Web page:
by Katie Quan
One of the lesser known chapters in the history of the Angel Island Immigration Station concerns the arrival of Jewish refugees who left Nazi-held territories in 1939 and 1940. Their journeys took them across Russia into China and Japan, where they boarded ships headed for San Francisco. AIISF came upon this story because Alice Edelstein Steiner recounted her story to researchers in 2001. Judy Yung and Erika Lee feature her family's story in the forthcoming book, Angel Island: Immigrant Gateway to America (Oxford University Press).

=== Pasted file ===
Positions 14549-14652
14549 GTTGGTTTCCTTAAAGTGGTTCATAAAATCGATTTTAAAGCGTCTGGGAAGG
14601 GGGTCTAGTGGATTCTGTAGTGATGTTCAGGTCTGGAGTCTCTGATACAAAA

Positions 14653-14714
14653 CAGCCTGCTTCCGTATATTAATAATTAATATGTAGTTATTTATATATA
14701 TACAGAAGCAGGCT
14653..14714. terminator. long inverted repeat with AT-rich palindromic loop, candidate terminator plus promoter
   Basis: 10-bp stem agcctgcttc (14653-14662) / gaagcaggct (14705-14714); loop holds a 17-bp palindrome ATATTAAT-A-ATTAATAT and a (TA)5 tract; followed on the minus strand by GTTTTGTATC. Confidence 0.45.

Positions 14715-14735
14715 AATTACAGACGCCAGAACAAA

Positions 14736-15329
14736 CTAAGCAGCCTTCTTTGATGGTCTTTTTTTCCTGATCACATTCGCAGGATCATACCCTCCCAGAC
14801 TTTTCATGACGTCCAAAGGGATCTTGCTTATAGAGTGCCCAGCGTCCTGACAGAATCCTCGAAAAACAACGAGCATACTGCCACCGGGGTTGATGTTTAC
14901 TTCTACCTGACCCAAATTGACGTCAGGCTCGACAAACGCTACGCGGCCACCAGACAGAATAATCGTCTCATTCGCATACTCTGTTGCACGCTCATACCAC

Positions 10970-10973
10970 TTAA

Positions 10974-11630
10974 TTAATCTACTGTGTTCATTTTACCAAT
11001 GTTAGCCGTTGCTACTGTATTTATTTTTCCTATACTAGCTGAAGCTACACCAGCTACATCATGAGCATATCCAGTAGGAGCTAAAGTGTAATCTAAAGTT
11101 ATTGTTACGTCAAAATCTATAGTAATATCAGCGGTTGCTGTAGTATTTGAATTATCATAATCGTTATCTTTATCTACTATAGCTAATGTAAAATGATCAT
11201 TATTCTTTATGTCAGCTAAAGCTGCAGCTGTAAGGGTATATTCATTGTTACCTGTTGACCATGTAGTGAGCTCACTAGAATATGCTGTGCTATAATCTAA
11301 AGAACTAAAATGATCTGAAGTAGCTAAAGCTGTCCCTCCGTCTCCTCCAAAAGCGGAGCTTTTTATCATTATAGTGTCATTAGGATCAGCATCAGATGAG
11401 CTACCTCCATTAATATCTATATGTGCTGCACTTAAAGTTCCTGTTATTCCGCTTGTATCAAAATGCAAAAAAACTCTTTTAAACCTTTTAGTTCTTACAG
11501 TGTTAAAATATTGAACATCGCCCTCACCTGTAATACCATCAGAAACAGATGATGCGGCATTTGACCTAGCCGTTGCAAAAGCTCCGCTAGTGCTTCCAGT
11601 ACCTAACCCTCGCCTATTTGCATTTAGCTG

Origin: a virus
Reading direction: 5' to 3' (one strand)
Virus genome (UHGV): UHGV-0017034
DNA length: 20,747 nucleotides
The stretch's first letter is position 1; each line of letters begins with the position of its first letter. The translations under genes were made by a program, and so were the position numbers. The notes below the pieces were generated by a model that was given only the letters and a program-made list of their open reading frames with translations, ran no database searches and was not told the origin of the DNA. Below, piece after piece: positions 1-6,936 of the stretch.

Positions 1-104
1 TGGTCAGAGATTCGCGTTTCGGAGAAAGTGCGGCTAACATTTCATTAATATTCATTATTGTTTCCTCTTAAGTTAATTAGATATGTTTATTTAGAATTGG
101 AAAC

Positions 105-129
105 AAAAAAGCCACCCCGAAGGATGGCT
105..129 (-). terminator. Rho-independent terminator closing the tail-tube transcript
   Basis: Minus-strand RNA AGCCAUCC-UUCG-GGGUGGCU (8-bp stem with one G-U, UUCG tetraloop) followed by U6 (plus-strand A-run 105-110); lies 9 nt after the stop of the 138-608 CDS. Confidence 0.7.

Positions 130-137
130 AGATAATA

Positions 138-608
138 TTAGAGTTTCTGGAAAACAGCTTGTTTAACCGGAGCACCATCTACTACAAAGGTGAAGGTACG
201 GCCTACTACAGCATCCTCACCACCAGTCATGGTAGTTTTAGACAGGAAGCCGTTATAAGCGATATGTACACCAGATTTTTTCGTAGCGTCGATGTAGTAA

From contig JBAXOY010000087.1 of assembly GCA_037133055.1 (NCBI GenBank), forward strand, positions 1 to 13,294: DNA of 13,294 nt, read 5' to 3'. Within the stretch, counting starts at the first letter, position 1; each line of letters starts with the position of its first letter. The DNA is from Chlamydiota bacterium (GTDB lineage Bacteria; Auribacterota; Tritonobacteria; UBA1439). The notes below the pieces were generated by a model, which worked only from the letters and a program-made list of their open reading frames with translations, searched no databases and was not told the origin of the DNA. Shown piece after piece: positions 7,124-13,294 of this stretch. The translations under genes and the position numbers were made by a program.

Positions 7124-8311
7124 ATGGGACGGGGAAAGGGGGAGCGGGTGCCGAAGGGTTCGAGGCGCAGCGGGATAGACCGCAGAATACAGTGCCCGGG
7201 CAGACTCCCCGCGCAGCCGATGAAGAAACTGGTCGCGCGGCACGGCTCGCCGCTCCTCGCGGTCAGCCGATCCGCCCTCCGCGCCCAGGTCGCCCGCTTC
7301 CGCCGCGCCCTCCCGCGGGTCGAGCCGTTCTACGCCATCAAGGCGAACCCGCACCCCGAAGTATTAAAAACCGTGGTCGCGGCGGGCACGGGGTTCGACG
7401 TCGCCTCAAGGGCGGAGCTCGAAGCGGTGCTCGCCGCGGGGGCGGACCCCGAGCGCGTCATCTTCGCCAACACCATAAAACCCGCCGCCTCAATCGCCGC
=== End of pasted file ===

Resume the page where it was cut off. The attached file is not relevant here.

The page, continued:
Isaak Alder, also known as Ignaz, age 49, was born in Rzeszow, Poland, but was a citizen of Austria. He was born on August 17, 1890. He was married to Mathilde Adler, who was born in Kapeczance, Poland, on May 17, 1900. He left Vienna, Austria on March 3, 1939 for Shanghai where he lived for one year.
Mr. Adler and his wife were going to New York because if he were to stay in Vienna, "(he) was put in a concentration camp, and there we had to stay until we found a free way out. And the only free way was to Shanghai." He and his wife were destined to go to New York City. His daughter, Stephanie Adler, age 19, lived in New York and hoped to live there permanently.
We wish to thank intern Katie Quan, who helped research this article.
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